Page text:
The devil is in the details, Jason. As you are aware, employment-based permanent residency is a three-step process. Do you include everyone who has filed a Labour Certification, or just someone who has filed an immigrant visa petition? If it's the former, you'll see a flood of LCs filed before the deadline which will do the same thing as the 245i renewal did in 2001 - completely gum up the works for everyone else. If it's the latter, you'll see wide variations between states due to their different LC processing speeds - states like NY/NJ will be depopulated of H-1Bs, while others will do comparatively well.
Maybe 60 days would be too much of a shock for the companies (not that I have much sympathy for them) and they should be given the opportunity to replace their H-1B visa holders over a period of 180 days, with it being mandated that 1/3 of their visa holders would have to be replaced every 60 days, in order for them to bring their new hires up to speed. The H-1B holders will probably have to train their replacements so this kind of a phase out might be necessary.

I'm going to raise some scenaria for you. Because I don't think, especially in America, you can legislate this kind of thing. Lawyers will find loopholes faster than you can close them. Let me play devil's advocate for a bit.
First, let's say I get rid of my H-1B employees, a third at a time. Instead of replacing them with US residents, I merely set up an offshore subsidiary and get them to work for me there. It doesn't need to be India; heck, Canada is crying out for high-tech workers and will subsidise me quite nicely. You can't force a company to HIRE someone.
From the company's standpoint, why should I give up a person who has worked for me for a period of time, who is a known entity? The H-1B alien is familiar with the work we do, and I am familiar with his work habits, strengths and weaknesses. In some cases, he or she may be part of an integral team (in our team, we had 2 citizens, two PR, one H-1B, one TN and one L-1B). All are critical. I then have the government force me to replace those individuals with unknowns? Forget it.
The added bonus of this situation is that after 365 days of working for my foreign subsidiary, I can get them back into the US as L-1A "functional managers" and skip the Labour Certification step for the Green Card altogether (and there's no prevailing wage requirement, either). And as I said before, you're never going to get rid of the L program.
The desi body shops have already figured this out. Multi-national corporations can do this easily. The only people who lose out? The small companies of 25-250 people who may have a half-dozen H-1Bs, but can't work around the legal shenanigans that the big boys can do. I've worked for a few of these in the US, and my experience has been that as small businessmen, their main goals are the success of their enterprise. They want the best people. Hiring an H-1B, with the additional costs, is a necessary evil.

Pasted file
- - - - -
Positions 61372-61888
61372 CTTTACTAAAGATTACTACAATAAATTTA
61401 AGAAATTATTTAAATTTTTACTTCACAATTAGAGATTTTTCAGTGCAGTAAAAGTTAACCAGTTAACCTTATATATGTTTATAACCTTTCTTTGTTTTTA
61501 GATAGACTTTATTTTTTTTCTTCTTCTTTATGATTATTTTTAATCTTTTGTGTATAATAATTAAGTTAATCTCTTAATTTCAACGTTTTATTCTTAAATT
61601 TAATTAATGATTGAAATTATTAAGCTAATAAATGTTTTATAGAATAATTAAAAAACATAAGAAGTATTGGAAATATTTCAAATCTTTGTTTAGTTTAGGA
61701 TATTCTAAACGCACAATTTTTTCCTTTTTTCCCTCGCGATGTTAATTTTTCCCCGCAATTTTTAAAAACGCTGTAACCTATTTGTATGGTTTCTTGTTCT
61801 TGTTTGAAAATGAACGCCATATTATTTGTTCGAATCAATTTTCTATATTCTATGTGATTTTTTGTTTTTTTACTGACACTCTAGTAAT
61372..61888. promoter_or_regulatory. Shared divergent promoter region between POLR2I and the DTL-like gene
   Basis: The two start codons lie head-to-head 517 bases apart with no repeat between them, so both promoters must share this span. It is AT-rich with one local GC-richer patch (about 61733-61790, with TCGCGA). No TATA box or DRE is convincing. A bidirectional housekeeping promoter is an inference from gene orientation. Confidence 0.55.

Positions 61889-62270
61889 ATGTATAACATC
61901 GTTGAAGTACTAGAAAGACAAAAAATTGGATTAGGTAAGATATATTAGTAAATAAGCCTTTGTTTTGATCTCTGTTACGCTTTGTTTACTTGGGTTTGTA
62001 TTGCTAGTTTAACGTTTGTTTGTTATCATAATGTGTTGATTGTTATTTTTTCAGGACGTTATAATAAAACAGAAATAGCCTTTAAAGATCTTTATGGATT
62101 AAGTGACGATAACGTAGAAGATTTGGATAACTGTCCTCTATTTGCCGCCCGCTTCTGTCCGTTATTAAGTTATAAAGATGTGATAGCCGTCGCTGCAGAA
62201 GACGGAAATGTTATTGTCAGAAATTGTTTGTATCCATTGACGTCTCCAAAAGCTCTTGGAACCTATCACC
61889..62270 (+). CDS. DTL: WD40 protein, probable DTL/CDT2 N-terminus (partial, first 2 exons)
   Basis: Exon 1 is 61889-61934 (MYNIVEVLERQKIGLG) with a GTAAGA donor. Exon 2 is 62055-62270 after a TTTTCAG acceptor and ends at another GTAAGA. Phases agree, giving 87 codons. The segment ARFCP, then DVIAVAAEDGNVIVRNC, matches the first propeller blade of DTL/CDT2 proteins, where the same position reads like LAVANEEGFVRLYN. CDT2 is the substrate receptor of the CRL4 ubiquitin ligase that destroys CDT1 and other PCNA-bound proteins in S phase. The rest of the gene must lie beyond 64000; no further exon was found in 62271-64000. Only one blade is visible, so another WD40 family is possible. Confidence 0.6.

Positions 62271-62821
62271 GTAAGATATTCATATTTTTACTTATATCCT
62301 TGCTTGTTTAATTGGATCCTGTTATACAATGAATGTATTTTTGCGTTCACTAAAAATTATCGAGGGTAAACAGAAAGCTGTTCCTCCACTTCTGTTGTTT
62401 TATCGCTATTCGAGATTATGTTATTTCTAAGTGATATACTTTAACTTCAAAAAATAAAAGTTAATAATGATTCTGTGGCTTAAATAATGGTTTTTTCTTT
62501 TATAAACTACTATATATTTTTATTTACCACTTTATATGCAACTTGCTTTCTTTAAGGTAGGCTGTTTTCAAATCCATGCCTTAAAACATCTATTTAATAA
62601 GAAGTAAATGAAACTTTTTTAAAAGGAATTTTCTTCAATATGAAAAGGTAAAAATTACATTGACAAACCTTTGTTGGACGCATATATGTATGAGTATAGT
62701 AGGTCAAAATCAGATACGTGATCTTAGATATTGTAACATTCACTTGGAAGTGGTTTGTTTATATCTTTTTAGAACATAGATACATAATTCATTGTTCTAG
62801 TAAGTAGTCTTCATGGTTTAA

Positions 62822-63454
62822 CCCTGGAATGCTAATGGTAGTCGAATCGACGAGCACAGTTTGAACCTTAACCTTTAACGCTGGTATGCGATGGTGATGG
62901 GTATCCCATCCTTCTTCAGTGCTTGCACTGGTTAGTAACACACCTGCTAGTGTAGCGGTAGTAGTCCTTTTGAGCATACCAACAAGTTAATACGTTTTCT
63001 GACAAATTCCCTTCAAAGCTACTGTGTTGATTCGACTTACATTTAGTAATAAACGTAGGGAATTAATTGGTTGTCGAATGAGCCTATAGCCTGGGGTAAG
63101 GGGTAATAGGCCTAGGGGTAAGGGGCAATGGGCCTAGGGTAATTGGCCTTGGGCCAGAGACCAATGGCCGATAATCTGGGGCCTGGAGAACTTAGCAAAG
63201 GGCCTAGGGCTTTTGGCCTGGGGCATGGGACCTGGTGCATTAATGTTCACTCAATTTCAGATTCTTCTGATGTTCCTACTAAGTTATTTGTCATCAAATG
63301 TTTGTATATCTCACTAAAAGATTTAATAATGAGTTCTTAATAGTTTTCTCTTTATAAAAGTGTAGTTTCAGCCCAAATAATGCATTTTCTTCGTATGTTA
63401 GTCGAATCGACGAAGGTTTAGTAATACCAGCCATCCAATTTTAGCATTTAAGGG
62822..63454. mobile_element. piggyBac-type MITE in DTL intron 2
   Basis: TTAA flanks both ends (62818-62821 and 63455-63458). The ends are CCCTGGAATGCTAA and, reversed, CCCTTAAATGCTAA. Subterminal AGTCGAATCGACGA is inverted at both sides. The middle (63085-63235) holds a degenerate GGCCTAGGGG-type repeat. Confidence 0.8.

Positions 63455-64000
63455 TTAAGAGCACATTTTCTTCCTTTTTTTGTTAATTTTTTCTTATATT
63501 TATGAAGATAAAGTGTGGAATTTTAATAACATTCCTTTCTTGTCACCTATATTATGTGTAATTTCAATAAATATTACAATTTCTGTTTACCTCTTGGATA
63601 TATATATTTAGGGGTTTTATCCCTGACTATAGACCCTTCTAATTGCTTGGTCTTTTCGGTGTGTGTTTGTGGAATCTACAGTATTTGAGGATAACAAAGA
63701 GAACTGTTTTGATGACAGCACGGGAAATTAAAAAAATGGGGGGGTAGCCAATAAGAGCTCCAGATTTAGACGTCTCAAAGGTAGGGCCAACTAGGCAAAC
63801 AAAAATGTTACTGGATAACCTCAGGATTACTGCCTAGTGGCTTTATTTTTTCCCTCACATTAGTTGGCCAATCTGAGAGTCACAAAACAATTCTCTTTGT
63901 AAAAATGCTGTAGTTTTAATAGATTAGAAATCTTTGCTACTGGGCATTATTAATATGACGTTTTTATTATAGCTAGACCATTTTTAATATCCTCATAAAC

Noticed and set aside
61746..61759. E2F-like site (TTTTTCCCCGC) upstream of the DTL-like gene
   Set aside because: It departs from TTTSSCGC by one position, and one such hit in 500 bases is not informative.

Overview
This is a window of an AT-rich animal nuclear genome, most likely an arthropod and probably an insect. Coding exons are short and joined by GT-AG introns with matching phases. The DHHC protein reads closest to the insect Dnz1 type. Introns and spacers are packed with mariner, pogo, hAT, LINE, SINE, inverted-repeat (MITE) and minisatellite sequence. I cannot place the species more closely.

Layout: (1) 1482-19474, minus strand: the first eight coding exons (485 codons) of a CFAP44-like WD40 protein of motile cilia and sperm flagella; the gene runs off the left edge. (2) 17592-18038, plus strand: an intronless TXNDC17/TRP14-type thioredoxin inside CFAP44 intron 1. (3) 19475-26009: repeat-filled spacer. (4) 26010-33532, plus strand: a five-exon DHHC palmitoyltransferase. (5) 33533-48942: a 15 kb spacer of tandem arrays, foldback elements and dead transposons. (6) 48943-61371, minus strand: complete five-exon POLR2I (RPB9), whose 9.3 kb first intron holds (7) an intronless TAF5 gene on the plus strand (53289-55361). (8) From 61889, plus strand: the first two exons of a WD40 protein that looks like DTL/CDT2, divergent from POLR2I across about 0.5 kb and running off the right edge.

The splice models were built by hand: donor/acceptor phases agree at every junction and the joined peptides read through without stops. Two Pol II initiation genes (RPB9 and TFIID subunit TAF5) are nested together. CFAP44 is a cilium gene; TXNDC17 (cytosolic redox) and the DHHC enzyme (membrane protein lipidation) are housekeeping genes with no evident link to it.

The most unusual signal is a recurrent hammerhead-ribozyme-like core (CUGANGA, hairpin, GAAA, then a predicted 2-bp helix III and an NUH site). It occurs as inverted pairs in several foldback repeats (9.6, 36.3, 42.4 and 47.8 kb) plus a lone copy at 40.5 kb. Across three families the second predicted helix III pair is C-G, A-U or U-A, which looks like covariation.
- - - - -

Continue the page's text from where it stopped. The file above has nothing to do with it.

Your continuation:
Again, the desi bodyshoppers will wriggle around your restrictions before you can even get them put into law.
Regardless, the injustice of the situation angers me, as it should all Americans, whether or not they are directly affected.

Injustice? As a citizen of the 3rd largest supplier of H-1Bs (Canada), I like the US, but I'm not sufficiently desperate to come here that I'll take a below market wage. Most folks from Canada and the United Kingdom (#4) are the same way. I've usually made more than my American peers, since I was better than them at either my work or my negotiation skills at salary time (or both). I resent being characterised as a desperate inhabitant of a third world country willing to work for a starvation wage, stealing US jobs.
Yes, there's injustice in the H-1B program in places. But a blanket expulsion of H-1B IT workers will cause huge dislocation to employers, and will NOT provide the kind of job boon for unemployed US IT workers that one might first expect.
Cheers!
Luke
Rufus BugleWeed
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Joined: Feb 22, 2002
Posts: 1551
I resent being characterised as a desperate inhabitant of a third world country willing to work for a starvation wage, stealing US jobs.

I don't resent be characterised as a desperate inhabitant of the first world wondering how I'm going to pay my mortgage and feed my children.
I don't think you get it. We don't care any more about the foreign nationals or the companies than they do us.
If the employers don't have to follow the laws of this county, are you not advocating a survival of the fitest mentality?
[ September 06, 2002: Message edited by: Rufus Bugleweed ]
Luke Kolin
Ranch Hand

Joined: Sep 04, 2002
Posts: 336
Originally posted by Rufus Bugleweed:
I don't think you get it. We don't care any more about the foreign nationals or the companies than they do us.